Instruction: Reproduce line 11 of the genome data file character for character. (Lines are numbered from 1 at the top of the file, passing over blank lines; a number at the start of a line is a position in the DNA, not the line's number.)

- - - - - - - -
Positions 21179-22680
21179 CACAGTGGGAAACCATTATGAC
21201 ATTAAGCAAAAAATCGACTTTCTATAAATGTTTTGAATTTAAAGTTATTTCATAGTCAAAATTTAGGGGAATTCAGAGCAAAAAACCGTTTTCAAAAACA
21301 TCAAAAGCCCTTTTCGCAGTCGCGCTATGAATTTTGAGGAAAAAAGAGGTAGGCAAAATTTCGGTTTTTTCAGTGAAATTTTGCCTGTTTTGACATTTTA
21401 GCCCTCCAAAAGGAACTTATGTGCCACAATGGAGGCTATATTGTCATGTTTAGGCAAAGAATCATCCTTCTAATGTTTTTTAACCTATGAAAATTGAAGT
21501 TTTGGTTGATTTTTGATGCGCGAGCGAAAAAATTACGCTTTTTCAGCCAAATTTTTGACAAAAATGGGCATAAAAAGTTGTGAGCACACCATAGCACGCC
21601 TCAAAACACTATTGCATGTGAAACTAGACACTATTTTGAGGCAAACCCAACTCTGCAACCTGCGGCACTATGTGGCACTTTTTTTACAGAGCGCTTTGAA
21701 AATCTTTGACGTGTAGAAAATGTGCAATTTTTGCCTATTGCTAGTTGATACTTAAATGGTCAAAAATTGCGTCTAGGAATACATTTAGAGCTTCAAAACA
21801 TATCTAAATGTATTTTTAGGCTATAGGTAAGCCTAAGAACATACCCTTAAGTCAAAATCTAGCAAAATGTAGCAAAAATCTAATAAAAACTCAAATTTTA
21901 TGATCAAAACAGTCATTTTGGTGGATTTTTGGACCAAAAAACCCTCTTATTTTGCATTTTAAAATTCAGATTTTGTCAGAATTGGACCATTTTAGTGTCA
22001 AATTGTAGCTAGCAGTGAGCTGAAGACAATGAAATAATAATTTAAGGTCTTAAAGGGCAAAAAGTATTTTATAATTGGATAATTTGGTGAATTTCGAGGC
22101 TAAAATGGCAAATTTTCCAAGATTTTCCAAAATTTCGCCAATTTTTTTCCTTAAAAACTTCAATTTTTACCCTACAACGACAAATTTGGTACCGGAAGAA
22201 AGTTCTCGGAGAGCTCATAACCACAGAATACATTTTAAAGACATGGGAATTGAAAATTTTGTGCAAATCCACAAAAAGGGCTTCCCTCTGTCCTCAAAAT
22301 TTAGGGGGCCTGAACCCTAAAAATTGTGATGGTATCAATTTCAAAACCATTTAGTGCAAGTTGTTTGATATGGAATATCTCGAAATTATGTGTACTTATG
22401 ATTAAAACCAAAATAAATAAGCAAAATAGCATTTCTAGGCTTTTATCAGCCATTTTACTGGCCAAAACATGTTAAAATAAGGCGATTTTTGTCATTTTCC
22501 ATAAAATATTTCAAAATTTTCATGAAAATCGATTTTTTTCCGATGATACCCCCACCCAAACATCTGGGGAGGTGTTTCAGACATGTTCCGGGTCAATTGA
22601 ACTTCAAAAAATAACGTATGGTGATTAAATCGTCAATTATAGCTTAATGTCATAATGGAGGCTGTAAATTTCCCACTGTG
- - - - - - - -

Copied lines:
22001 AATTGTAGCTAGCAGTGAGCTGAAGACAATGAAATAATAATTTAAGGTCTTAAAGGGCAAAAAGTATTTTATAATTGGATAATTTGGTGAATTTCGAGGC